Beyond Capital

Polemics, Critique and Analysis

Archive for August 2014

Revolution as Return (I)

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What is return anyway? Don’t we hit return on our keyboard to start a new paragraph?

Benjamin did not conceive revolution as an act to secure future, as redeemer of future generations, but as retribution – it avenges in the name of the downtrodden generations. The revolutionary class is “nourished by the image of enslaved ancestors rather than that of liberated grandchildren.”

In fact as Calvino points out future is actually a return – “forgetting the future” is “to forget the return” – forgetting “his home, his return voyage, the whole point of his journey.”

Calvino notes that folk tales are of two types. One is of the riches-rags-riches type and the other is the rags-to-riches type. In the first type “the idea of poverty” is connected to “the idea of rights that have been trampled on, of an injustice that must be avenged”. On the other hand, the second one reflects “a consolatory miracle or dream.” It is this that constitutes the “social conscience of the modern age” – the common sense that preserves the status quo. For Benjamin the social democratic historicist myth-making is of the second type – it makes “the working class forget both its hatred and its spirit of sacrifice.”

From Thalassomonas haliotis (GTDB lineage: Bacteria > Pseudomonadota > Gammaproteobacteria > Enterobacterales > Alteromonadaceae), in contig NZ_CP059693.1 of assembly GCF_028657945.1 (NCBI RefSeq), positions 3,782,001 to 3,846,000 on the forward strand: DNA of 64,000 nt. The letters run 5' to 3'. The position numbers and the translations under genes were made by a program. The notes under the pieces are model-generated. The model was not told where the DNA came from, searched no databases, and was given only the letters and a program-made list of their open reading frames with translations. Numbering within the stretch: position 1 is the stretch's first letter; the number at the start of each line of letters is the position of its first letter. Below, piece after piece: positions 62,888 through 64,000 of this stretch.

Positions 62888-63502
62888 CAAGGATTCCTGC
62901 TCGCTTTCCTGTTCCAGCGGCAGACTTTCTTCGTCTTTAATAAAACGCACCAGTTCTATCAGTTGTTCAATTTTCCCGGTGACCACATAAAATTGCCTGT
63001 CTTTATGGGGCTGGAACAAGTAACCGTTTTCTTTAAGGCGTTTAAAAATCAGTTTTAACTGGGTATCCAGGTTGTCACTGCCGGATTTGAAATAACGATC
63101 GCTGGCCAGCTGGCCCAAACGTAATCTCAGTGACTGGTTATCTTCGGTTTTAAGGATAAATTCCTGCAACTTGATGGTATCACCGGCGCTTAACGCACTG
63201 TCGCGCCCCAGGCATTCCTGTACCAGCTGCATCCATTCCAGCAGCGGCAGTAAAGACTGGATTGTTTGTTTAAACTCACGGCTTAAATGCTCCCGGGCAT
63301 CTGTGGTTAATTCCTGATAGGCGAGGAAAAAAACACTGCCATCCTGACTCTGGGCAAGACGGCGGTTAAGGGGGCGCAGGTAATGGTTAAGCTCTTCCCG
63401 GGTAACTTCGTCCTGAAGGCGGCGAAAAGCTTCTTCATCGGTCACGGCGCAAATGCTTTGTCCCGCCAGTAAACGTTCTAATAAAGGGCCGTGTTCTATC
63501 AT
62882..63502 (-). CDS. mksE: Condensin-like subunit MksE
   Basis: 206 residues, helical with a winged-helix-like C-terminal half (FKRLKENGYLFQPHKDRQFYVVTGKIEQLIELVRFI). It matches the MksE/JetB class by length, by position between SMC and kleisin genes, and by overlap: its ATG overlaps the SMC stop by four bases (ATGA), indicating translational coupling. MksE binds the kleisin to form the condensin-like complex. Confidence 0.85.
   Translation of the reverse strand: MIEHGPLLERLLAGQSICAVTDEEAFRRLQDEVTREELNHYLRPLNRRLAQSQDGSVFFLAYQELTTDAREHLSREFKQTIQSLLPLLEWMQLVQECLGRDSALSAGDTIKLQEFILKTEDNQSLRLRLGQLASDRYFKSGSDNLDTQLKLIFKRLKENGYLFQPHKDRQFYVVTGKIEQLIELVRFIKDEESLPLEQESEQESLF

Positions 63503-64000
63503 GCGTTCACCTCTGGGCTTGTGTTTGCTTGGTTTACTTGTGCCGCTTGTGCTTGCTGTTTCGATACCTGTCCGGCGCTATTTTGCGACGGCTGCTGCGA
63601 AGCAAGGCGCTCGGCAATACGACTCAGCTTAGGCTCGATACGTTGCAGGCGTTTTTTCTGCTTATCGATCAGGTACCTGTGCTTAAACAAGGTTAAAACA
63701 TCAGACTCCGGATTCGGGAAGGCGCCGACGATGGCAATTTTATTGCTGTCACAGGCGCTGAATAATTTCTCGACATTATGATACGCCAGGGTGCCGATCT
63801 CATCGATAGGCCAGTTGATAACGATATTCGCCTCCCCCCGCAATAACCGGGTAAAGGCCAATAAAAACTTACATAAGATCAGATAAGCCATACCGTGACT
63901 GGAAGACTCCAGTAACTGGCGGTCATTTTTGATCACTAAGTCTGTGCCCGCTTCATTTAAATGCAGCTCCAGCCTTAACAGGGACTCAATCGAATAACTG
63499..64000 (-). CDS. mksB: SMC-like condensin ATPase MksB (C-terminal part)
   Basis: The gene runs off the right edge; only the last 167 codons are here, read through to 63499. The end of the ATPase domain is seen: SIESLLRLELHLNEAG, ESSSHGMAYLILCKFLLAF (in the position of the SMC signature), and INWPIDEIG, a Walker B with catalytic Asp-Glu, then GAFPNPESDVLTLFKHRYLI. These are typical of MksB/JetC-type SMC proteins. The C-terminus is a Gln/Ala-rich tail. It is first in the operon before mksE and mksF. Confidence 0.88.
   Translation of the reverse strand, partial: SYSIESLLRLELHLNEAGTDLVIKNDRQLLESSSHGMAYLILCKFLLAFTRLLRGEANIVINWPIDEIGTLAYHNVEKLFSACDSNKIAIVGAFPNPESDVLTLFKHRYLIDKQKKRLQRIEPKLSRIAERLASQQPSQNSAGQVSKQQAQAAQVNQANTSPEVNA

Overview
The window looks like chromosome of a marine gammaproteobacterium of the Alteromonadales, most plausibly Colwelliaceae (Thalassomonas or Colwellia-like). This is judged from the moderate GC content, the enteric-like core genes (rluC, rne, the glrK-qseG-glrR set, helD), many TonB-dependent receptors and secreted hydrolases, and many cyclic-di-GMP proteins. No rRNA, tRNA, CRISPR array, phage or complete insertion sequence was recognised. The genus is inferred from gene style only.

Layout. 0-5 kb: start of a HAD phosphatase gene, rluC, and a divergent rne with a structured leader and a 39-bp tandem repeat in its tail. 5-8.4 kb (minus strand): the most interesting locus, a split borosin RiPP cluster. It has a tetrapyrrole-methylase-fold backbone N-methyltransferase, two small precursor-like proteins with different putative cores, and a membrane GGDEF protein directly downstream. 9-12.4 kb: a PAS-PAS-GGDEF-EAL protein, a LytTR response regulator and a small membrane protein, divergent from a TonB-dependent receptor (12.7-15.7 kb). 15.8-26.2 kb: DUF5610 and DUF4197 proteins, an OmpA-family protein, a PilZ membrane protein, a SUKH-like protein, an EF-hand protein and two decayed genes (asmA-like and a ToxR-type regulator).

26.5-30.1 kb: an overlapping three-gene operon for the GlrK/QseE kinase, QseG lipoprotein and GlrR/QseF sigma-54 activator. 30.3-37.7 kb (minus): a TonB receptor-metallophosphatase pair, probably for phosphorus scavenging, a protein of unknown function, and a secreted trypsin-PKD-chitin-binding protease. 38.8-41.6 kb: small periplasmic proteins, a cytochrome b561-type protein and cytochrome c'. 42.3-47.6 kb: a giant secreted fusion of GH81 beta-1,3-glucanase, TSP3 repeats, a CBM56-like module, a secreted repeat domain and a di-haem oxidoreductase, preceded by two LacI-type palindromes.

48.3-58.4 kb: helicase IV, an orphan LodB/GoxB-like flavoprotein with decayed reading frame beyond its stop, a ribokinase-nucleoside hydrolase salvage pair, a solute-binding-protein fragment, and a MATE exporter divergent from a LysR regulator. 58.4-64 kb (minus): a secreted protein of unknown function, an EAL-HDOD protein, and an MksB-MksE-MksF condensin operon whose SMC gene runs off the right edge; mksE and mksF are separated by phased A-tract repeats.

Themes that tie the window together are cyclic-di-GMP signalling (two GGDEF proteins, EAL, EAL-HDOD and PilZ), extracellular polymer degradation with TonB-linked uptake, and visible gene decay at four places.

It is the first type that characterises revolutionary consciousness in capitalism, which is simply never to forget the primitivity of accumulation, the original fall. It is this that makes the struggle against capitalist accumulation revolutionary, or else it will be mere adherence to the historicist reformist conception of progress – the rags-to-riches type. It is not insignificant that every time capitalist accumulation takes a new turn and expands itself, the conception of primitivity of accumulation is enriched – the (hi)story of transition and primitive accumulation is retold. That is why there are many odysseys in the Odyssey.

Returning is reconquering. “In the collective unconscious the prince in pauper’s clothing is the proof that every pauper is in reality a prince whose throne has been usurped and who has to reconquer his kingdom.” Calvino further asserts,

“The return must be sought out and thought of and remembered: the danger is that it can be forgotten before it even happens.”

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Written by Pratyush Chandra

August 14, 2014 at 1:49 am

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